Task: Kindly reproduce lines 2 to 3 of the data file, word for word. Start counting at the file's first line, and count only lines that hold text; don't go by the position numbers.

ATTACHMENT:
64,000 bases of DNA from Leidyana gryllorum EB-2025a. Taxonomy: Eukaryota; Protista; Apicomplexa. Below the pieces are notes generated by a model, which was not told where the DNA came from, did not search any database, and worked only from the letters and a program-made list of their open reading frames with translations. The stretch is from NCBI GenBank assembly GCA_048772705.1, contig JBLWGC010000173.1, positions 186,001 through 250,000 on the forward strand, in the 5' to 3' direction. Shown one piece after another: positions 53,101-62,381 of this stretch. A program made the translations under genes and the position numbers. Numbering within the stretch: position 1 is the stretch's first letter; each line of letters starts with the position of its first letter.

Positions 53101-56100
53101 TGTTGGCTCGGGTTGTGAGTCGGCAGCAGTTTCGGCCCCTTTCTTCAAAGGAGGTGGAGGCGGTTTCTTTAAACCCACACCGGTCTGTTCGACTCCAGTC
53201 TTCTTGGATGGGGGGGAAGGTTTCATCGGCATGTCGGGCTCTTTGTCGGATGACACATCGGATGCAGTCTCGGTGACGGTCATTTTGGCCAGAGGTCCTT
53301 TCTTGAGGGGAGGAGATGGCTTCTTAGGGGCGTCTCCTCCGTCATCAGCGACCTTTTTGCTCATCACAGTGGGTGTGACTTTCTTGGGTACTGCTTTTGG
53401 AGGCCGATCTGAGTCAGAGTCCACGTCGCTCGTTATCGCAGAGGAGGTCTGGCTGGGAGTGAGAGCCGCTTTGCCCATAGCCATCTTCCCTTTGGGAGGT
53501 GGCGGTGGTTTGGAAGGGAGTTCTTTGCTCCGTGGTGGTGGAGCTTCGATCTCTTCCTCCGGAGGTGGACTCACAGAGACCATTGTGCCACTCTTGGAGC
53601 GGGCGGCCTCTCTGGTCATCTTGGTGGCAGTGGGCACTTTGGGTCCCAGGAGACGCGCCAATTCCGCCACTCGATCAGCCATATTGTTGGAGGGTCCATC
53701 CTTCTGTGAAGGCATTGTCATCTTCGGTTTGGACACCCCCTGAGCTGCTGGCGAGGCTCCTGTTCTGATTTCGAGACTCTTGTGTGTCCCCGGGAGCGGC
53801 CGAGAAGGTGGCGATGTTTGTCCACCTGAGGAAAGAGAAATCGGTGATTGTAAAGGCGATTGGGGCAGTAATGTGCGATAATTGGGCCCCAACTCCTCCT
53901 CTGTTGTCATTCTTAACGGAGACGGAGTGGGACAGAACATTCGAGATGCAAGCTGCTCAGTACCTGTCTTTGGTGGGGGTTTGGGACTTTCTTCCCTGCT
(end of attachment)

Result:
Positions 53101-56100
53101 TGTTGGCTCGGGTTGTGAGTCGGCAGCAGTTTCGGCCCCTTTCTTCAAAGGAGGTGGAGGCGGTTTCTTTAAACCCACACCGGTCTGTTCGACTCCAGTC